“For there will never cease to be needy ones in your land, which is why I command you:
open your hand to the poor and needy kinsman in your land.” (Deuteronomy 15:11)
Parashat R’eih presents reward and punishment as a straightforward proposition: follow the Torah and receive blessings, don’t follow the Torah and receive curses. Moses then continues to describe the laws concerning sacrifice, prophecy, keeping kosher, sabbatical year and remission of debts, and the pilgrimage holidays.
Included in all these commandments is the prohibition against cutting and self-mutilation as an act of mourning (Deut. 14:1). Since one rabbinic principle of Biblical interpretation is an individual can symbolize the nation, it follows, therefore, a reference to an individual body can be read as a reference to the national body. Now the admonition, “… Lo titgod’du, Do not cut yourselves…” isn’t about bodily harm. It’s a command to the Israelite people to not create agudot, or factions, among themselves through different customs and behaviors (Babylonian Talmud Yevamot 13b). It’s a warning to not cut yourself off from your kin and to maintain the unity and stability of the Jewish community. Modern Hebrew uses the word g’dud for a military unit. Now lo titgod’du means don’t divide into opposing, or warring factions.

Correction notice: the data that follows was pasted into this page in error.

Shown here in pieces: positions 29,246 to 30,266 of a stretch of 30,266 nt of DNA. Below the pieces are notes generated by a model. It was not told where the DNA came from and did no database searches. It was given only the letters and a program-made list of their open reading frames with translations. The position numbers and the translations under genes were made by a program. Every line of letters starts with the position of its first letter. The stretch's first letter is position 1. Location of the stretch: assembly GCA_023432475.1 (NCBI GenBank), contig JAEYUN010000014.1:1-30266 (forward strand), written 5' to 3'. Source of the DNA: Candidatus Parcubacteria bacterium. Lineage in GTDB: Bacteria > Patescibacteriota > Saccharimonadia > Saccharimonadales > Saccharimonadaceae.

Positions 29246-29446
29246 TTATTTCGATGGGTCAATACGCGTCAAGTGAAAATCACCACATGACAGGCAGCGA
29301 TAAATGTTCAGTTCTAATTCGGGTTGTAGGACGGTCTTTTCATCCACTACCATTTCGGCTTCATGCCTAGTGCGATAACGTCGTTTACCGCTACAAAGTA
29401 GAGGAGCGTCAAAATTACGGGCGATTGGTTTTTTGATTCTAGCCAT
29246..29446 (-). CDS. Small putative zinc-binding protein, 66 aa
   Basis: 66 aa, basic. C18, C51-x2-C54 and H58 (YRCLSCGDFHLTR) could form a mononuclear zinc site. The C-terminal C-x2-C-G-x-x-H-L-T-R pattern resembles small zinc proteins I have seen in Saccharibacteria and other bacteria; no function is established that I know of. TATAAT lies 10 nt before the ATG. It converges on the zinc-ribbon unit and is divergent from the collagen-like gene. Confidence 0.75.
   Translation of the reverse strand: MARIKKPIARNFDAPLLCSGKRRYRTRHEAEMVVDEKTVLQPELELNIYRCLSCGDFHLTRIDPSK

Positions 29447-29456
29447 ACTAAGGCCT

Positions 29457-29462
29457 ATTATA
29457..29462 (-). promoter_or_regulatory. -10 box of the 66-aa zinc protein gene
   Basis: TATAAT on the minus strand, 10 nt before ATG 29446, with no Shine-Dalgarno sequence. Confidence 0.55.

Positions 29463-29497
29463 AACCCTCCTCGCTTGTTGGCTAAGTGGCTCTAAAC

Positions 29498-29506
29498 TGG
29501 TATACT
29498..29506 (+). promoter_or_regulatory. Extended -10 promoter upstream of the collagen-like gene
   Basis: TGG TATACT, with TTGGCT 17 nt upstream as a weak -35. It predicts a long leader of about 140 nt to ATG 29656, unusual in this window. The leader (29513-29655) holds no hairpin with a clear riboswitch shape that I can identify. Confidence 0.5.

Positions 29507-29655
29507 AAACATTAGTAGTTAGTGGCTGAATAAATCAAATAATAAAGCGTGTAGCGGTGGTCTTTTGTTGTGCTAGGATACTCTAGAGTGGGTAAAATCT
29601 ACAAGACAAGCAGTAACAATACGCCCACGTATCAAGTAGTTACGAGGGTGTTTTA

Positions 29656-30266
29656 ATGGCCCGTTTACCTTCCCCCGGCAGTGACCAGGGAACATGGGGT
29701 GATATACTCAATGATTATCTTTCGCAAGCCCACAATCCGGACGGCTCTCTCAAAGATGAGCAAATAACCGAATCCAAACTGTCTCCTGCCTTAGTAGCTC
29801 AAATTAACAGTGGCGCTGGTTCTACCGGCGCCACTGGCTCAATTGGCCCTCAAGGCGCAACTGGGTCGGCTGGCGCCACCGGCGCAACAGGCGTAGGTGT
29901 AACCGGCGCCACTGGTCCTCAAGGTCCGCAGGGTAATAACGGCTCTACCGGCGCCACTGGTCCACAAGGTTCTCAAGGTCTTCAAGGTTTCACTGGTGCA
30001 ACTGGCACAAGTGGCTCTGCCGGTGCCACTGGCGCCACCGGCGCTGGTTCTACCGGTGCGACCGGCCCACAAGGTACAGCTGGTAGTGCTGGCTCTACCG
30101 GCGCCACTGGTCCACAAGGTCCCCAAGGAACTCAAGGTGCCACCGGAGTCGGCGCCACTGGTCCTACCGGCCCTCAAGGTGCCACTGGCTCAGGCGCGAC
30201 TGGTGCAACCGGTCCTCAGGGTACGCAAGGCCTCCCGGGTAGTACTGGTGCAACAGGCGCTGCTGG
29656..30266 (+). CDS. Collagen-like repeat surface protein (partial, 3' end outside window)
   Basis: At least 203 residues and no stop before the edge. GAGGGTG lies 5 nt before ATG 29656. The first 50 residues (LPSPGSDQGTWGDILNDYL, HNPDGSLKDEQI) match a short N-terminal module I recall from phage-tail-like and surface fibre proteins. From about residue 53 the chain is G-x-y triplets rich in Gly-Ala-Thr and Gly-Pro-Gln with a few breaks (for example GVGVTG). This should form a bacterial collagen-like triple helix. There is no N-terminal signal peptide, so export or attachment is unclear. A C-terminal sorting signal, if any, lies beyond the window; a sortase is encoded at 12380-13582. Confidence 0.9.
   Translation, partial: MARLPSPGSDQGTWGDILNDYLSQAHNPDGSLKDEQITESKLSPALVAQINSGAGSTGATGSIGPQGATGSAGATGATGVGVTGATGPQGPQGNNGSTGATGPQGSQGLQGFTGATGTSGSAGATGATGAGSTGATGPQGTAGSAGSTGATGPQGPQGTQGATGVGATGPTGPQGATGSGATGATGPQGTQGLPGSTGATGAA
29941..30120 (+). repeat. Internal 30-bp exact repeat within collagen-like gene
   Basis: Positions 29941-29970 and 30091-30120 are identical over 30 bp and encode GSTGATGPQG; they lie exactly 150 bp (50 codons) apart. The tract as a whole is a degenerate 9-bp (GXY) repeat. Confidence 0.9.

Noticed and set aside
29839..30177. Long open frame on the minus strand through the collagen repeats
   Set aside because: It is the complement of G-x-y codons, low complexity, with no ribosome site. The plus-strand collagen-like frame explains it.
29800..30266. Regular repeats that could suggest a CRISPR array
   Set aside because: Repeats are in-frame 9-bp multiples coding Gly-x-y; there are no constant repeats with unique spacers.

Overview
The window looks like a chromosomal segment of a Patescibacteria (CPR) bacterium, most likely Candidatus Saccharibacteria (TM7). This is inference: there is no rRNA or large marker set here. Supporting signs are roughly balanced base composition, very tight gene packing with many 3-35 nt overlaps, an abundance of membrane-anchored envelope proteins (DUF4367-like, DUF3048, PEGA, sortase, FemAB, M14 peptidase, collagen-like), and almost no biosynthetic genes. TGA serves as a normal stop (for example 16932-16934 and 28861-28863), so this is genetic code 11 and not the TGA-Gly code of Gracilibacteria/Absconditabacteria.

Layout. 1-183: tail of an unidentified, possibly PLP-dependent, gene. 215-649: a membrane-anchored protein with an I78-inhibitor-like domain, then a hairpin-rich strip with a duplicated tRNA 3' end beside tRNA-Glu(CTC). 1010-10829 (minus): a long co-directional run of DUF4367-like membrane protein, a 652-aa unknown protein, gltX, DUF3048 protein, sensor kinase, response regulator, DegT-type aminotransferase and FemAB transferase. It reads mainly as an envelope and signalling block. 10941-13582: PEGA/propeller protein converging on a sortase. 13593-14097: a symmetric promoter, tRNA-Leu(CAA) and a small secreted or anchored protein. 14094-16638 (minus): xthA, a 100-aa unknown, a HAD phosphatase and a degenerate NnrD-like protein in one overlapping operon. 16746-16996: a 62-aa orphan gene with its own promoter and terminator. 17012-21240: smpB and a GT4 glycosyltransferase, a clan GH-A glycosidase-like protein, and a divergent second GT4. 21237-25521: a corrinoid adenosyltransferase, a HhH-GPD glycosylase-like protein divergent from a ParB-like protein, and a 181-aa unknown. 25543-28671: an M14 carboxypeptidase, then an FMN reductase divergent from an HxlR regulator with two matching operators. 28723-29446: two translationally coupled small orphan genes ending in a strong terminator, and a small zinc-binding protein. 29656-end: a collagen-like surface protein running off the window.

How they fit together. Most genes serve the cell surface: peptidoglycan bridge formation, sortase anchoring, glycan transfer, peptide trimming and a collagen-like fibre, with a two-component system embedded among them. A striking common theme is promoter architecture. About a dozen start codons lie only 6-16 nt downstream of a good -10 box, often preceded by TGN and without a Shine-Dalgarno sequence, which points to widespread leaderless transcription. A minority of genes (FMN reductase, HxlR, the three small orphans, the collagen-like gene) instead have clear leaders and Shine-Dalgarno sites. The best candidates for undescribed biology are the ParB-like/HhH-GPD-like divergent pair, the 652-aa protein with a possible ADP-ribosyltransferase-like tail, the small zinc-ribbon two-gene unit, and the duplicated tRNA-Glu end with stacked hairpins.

Covid-19 presents us with a contradiction: it separates us physically, even as we know we can only overcome it together. We each must adopt behaviors individually to conform to the goals of the group, collectively. More to the point, R’eih reminds us the secret to communal survival is to acknowledge whatever practices divide us are superficial and insignificant when compared to the needs and purposes that bind us together.
Gut Shabbos/Shabbat Shalom